Patricia Charles, Superintendent
To guide parents through difficult discussions about school violence, the National Mental Health Association offers the following suggestions:
*Encourage children to talk about their concerns and to express their feelings. Some children may be hesitant to initiate such conversation, so you may want to prompt them by asking if they feel safe at school. When talking with younger children remember to talk on their level. For example, they may not understand the term “violence” but can talk to you about being afraid.
* Talk honestly about your own feelings regarding school violence. It is important for children to recognize they are not dealing with their fears alone.
* Validate the child’s feelings. Do not minimize a child’s concerns. Let him/her know that serious school violence is not common, which is why these incidents attract so much media attention.
*Discuss the safety procedures that are in place at your child’s school. Explain why visitors sign in at the principal’s office or certain doors remain locked during the school day. Help your child understand that such precautions are in place to ensure his or her safety and stress the importance of adhering to school rules and policies.
*Create safety plans with your child. Help identify which adults (a friendly secretary, trusted teacher or approachable administrator) your child can talk to if they feel threatened at school.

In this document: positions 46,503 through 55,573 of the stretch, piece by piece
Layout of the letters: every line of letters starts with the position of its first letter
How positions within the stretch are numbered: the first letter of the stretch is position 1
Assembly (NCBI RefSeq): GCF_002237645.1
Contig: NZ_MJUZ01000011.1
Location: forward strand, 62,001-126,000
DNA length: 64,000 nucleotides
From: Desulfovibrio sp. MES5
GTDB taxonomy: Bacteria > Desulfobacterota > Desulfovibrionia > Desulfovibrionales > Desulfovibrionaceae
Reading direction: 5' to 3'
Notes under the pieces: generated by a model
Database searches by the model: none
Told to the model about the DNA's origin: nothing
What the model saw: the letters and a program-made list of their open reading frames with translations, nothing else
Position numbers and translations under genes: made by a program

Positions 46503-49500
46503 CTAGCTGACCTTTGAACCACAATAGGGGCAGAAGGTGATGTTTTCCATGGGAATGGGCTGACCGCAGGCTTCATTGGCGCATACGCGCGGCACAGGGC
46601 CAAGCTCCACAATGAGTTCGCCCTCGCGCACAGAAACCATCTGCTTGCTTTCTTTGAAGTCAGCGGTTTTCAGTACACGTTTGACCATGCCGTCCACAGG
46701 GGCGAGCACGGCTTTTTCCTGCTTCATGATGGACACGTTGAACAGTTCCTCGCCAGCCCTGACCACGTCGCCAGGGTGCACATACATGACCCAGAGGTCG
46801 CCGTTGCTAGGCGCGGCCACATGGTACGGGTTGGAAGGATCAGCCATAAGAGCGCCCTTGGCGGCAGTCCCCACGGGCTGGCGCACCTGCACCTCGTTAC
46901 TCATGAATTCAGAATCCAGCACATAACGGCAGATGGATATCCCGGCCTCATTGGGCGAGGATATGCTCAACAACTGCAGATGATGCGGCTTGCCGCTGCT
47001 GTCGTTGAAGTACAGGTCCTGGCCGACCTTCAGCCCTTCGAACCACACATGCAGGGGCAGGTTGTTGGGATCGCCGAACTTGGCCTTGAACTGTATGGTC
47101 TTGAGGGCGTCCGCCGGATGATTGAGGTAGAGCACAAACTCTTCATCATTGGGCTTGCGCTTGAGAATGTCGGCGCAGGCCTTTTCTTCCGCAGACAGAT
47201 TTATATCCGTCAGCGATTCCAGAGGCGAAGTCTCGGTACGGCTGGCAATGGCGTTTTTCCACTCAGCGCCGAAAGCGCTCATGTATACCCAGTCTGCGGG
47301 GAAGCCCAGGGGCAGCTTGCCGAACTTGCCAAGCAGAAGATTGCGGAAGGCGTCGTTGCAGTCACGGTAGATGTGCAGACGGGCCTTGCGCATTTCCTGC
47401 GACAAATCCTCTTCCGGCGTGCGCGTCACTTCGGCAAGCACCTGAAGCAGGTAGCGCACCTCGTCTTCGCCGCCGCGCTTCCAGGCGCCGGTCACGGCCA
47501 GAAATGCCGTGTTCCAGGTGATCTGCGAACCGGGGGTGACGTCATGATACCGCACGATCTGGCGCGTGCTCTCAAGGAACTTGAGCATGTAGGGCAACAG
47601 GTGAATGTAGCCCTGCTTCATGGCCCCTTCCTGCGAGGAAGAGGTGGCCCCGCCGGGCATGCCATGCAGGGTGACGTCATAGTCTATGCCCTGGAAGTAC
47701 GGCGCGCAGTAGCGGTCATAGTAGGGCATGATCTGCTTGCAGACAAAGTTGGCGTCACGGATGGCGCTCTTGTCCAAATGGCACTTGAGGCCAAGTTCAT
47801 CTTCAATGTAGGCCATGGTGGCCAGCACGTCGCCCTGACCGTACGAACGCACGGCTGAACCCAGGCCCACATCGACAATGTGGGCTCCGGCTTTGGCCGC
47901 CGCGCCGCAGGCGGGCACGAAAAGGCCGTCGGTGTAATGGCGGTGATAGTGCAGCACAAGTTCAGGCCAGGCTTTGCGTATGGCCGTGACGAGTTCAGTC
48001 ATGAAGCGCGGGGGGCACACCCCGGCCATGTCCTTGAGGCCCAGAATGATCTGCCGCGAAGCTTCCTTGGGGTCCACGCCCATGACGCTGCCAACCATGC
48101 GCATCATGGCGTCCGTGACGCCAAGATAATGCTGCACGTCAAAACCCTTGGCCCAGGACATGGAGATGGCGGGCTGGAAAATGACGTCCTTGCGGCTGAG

*Recognize behavior that may indicate your child is concerned about returning to school. Younger children may react to school violence by not wanting to attend school or participate in school-based activities. Teens and adolescents may minimize their concerns outwardly, but may become argumentative, withdrawn, or allow their school performance to decline.
*Keep the dialogue going and make school safety a common topic in family discussions rather than just a response to an immediate crisis. Open dialogue will encourage children to share their concerns.
* If you are worried about your child's reaction contact the school or a mental health professional.
Source: National Mental Health Association